Held at the NGV’s Ian Potter Centre, the exhibition will run until July 16, and displays the art of 47 students to an estimated 200,000 visitors with Top Arts proving to be one of the NGV’s most popular annual exhibitions. Each year approximately 2000 hopeful student artists from all across Victoria apply for the opportunity to exhibit at Top Arts, with a shortlist of the leading 150 reached before the final exhibiting selection is made.
The Heide Museum of Modern Art will pay tribute to the acclaimed work of one of Australia’s most important living artists in a new exhibition on display at the gallery from March 4. Charles Blackman: Schoolgirls will feature more than 40 of the eponymous artist’s iconic paintings of uniformed schoolgirls in solitary urban settings, brought together from private and public collections from all around the country and the world.
Open to the general public until June 18, the tempera, enamel and oil works in the exhibition showcase Blackman’s unsettling style as well as his ongoing fascination with the themes of loneliness and isolation. Entry into Charles Blackman: Schoolgirls is free to Heide members; alternatively, you can buy a museum pass for $18 that will gain you access to all of the museum’s current exhibitions.
Known for her large-scale outdoor installations and public commissions, Emily Floyd’s unique style blends colourful and playful toy-like designs with challenging social, cultural and political issues facing contemporary society today. Born into a family of toymakers, the Melbourne-based artist harnesses this influence as her bright Icelandic puffins take over the Anna Schwartz Gallery. For the exhibition, Floyd has taken the innocuous puffin as a motif to explore the global financial crisis and the Icelandic government’s prosecution of individuals and the collapse of three major financial institutions.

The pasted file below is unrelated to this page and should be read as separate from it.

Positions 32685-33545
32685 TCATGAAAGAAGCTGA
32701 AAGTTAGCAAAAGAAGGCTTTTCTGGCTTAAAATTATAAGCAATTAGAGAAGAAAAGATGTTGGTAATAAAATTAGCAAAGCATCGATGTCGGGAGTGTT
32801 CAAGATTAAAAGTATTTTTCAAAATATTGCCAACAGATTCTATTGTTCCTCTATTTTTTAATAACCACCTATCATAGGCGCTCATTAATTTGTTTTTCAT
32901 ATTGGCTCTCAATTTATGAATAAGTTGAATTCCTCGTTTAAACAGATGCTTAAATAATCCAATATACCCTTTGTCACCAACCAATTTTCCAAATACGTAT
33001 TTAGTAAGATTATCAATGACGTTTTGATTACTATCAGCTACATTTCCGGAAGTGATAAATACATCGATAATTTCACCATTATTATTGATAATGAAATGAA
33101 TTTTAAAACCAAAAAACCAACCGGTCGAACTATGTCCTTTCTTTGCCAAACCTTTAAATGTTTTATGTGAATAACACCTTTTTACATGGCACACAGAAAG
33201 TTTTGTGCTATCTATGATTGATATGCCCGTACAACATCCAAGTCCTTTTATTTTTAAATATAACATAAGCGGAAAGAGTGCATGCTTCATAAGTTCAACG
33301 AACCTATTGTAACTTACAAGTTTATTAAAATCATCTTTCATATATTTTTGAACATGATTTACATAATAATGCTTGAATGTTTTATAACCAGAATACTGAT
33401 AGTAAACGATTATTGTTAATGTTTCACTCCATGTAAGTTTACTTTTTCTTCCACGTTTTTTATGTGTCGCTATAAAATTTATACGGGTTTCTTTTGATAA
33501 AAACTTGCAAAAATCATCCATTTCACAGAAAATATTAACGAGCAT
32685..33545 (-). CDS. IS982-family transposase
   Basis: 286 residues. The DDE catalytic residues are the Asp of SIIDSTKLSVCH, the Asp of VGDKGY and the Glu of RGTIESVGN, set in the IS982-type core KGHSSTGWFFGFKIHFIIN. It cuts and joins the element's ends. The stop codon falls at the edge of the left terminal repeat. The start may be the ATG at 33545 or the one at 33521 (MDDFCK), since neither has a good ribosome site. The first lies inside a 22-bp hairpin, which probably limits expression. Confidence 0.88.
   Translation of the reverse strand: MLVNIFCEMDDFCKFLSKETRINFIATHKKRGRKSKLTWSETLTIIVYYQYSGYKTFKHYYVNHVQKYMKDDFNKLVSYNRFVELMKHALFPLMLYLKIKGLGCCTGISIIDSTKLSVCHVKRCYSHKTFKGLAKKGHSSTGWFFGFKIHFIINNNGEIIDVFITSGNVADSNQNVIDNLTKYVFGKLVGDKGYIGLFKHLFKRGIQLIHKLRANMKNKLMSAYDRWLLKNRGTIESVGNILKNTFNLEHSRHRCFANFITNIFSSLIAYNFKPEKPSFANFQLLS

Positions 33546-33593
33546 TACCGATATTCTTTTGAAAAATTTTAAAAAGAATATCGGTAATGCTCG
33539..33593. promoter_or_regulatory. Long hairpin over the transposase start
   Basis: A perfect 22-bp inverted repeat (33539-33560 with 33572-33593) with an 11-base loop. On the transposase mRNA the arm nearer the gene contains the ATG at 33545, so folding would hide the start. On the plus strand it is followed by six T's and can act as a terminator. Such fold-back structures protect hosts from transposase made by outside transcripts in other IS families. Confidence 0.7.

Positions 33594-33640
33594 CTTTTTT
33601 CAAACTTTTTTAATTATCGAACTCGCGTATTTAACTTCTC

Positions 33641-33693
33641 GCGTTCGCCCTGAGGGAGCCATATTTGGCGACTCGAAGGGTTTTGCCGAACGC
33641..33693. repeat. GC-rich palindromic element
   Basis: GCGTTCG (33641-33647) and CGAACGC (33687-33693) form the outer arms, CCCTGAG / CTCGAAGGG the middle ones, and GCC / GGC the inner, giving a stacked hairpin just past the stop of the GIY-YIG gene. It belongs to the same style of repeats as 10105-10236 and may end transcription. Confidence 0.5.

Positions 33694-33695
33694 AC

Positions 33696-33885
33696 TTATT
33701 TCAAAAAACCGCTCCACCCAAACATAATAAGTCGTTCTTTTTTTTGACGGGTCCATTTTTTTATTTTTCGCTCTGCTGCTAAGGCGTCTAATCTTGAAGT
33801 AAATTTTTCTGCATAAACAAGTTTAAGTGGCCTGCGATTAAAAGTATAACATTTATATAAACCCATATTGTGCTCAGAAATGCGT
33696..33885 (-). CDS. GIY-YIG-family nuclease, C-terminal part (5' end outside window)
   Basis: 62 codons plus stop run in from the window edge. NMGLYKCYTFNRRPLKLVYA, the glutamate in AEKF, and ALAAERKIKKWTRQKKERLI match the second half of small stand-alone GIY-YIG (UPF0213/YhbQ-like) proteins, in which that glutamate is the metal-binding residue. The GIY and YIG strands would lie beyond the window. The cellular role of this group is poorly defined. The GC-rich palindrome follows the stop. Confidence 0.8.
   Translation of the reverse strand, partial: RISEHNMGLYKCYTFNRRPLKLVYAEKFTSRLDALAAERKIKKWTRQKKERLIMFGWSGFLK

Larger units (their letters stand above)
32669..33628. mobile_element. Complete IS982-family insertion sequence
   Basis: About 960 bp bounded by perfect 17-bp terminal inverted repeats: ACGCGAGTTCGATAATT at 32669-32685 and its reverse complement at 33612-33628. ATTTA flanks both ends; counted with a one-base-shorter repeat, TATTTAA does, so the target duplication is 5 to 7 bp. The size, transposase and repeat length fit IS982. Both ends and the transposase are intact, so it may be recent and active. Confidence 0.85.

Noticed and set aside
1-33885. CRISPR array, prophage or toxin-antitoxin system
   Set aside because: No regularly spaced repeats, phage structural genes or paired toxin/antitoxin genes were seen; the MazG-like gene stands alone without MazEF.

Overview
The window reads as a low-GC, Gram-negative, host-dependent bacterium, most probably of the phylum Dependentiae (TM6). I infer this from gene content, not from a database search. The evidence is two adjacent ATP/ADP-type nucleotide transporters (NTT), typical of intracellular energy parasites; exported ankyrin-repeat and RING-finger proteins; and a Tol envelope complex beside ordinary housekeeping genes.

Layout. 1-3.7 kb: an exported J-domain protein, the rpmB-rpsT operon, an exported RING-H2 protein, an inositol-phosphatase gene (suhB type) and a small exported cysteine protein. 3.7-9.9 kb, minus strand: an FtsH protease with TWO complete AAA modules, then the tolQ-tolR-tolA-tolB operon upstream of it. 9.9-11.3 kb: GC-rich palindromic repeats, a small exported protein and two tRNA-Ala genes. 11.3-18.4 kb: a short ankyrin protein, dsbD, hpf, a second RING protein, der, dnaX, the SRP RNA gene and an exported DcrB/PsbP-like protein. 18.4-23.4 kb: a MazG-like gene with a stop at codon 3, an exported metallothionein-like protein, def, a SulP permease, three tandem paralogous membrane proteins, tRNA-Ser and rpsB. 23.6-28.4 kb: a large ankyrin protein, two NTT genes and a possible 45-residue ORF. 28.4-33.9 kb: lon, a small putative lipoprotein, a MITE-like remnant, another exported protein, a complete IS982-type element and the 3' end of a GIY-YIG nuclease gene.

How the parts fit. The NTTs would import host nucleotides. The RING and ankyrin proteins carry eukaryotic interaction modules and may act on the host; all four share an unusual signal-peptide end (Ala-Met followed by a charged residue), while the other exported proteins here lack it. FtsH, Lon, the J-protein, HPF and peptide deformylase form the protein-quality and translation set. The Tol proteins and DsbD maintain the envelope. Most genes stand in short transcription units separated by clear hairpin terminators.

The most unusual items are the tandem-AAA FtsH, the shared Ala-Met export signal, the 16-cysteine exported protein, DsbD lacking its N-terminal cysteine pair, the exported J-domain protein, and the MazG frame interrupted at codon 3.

Adopting what has become recognised as typically Scandinavian design aesthetics, Floyd’s handmade birds see their cheerful designs juxtaposed with confrontational text, which explores the political crisis that impacted much of the world. As a MADA senior lecturer, this will be Emily Floyd’s tenth solo show at the CBD gallery and is on display April 8–29.
Throughout a fruitful international career, German-born photographer Francis Reiss produced many iconic photographs of both landscapes and people. Working extensively around the world for numerous acclaimed publications — in particular LIFE and Time Magazine — Reiss became enamoured by Australia, eventually becoming a citizen in 1989. In was then that he set about capturing the many eccentricities of Australian culture and lifestyle, which have since become important collections for institutions such as the State Library of Victoria and the National Library.
People I Have Met: Portraits by Francis Reiss presents many of Reiss’ most famous images, many of which feature leading Australian artists and personalities such as John Perceval, Inge King, Chris Wallace-Crabbe and many others. This free exhibition runs until April 29 and is presented at the Whitehorse Art Space in Box Hill.
Louise Hearman’s distinctly cinematic paintings and drawings take on a dreamlike quality as they combine everyday imagery with dark and surrealistic impressions, creating an otherworldly atmosphere. Throughout her 25-year career, Hearman’s works have remained nameless, choosing to let her audience attempt to decipher or give their own meanings to the scenes she puts forth. They’ve repeatedly returned to familiar settings such as the suburbs of Melbourne and the regional countryside, alongside more hallucinatory images of isolated stretches of road, the back of an anonymous heads and the illuminated face of a child floating in the sea.
Mostly creating her works with oils on Masonite, Hearman produces her supernatural images on a relatively small-scale. Shown at the stunning TarraWarra Museum of Art in the picturesque surrounds of Healesville and the Yarra Valley, this is the first major review of Hearman’s vast collection of works and runs until May 14.